Next, I call your attention to the term that is rendered by “ransom.” This term (lutron in the Greek) is found, for example, in Matthew 20:28: “Even as the Son of man came not to be ministered unto, but to minister, and to give his life a ransom for many.” It is also found in I Timothy 2:5, 6 (where the Greek is antilutron): “For there is one God, and one mediator between God and men, the man Christ Jesus; Who gave himself a ransom for all, to be testified in due time.” This term denotes the notion of a ransom, the payment of a price, in conformity with a certain demand, in order to purchase one free. We are all familiar in every day life with the ransom demanded by a kidnapper or by one who holds a hostage. In that case, of course, there is not justice but injustice. Nevertheless, the illustration serves to clarify this idea of a ransom. It implies a demand. Unless that demand is met and the price demanded is paid, the hostage or kidnap-victim will not be set free. If the price is paid, the victim is supposed to be freed. Thus also, when the price demanded by a slave-holder is met, a slave may be ransomed out of his bondage. Basic to the idea of Christ’s death as a ransom, therefore, is this idea of the satisfaction of the demand of God’s justice. Only thus is the slave of sin and death purchased free out of the power of the devil. Again we may note in passing what devastating results are obtained when, for example, in the passage from I Timothy 2 the “all” is interpreted as every human being. That can only mean rank universalism. For if satisfaction has been made for every human being, then the justice of God requires that every human being shall be accounted righteous and innocent in the day of judgment, and shall, therefore, be saved.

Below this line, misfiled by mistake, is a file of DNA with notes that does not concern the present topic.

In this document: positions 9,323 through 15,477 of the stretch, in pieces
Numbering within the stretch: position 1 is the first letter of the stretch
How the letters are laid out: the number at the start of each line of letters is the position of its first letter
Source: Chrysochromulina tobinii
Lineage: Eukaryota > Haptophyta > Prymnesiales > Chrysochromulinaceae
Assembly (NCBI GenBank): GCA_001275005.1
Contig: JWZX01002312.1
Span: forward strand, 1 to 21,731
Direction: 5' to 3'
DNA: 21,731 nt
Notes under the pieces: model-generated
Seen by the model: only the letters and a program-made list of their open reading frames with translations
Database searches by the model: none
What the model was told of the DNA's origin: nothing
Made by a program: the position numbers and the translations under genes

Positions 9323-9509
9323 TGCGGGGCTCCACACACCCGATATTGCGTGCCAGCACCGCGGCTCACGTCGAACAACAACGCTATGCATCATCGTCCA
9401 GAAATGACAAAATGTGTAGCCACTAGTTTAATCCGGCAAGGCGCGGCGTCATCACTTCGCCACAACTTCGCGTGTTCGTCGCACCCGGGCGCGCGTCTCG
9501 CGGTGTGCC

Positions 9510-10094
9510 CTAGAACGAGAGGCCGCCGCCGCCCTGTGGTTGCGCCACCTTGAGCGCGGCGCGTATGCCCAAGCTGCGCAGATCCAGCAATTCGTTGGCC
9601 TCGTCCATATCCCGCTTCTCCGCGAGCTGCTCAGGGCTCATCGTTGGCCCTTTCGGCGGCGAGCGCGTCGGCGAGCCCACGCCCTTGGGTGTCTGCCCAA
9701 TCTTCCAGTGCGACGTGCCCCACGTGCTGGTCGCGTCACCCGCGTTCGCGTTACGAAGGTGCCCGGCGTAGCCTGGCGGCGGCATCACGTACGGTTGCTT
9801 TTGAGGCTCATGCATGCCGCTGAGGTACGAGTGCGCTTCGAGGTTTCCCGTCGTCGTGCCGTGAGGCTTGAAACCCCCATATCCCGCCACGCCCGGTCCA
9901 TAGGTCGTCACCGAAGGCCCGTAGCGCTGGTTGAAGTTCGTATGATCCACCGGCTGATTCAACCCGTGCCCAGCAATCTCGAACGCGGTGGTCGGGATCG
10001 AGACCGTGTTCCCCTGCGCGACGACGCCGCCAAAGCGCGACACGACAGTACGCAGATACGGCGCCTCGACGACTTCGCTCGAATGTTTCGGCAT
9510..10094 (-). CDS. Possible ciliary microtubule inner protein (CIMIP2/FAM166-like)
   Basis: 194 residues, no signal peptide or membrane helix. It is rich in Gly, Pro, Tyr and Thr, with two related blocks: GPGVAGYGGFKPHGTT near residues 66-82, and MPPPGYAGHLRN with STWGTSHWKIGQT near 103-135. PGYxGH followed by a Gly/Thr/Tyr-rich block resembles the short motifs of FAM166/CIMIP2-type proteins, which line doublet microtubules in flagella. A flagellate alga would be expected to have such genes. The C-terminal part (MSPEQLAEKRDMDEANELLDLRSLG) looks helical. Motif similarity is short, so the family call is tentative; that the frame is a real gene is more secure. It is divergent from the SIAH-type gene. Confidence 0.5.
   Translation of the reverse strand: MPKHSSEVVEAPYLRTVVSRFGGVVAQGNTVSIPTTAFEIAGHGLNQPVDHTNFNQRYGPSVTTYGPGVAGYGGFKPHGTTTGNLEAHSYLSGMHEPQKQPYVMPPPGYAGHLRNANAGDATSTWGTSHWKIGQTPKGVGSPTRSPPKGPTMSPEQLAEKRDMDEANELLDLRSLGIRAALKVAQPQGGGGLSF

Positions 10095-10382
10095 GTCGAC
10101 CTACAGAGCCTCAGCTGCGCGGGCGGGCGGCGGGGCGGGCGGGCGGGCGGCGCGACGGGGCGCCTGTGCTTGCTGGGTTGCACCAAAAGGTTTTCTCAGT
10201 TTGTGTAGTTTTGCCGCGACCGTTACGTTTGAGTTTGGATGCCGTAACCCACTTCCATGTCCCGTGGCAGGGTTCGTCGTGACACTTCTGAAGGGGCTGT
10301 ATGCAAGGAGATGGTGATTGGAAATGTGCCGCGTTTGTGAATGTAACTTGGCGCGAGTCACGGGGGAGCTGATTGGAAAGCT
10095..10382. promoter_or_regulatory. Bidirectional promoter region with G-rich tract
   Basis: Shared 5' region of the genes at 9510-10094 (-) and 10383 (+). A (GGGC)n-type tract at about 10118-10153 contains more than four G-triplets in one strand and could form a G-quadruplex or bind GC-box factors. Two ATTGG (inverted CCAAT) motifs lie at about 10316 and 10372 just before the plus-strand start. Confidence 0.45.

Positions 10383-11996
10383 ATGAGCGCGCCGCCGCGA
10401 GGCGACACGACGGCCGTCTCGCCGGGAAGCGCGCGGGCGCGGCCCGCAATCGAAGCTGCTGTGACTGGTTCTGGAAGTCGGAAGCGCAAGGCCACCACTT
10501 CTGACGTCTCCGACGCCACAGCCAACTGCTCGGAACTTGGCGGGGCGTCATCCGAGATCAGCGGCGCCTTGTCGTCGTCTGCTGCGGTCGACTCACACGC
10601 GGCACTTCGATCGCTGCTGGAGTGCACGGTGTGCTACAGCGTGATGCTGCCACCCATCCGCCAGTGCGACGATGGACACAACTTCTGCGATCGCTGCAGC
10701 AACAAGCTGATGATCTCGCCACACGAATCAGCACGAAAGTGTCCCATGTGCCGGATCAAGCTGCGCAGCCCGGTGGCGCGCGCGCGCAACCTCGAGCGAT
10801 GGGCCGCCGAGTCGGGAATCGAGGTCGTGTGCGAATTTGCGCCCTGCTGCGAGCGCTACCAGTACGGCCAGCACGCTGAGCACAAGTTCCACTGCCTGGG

A related term (Greek: apolutrooseoos) occurs inRomans 3:24, where it is rendered by “redemption.” Thus we read: “Being justified freely by his grace through the redemption that is in Christ Jesus.” And it is striking that the term here occurs. in connection with the idea of judgment and justification. Evidently the same idea of satisfaction is basic. This “redemption” denotes deliverance through the death of Christ from the retributive wrath of God and from the merited penalty of sin. In the same sense it is used in Hebrews 9:15: “And for this cause he is the mediator of the new testament, that by means of death, for the redemption of the transgressions that were under the first testament, they which are called might receive the promise of eternal inheritance.” And the verb “to redeemi” (lutrooseetai), occurs in Titus 2:14, where we read: “Who gave himself for us, that he might redeem us from all iniquity, and purify unto himself a peculiar people, zealous of good works.” 

In all these passages and terms, therefore, the confessional dogma of satisfaction is clearly on the foreground. 

(to be continued)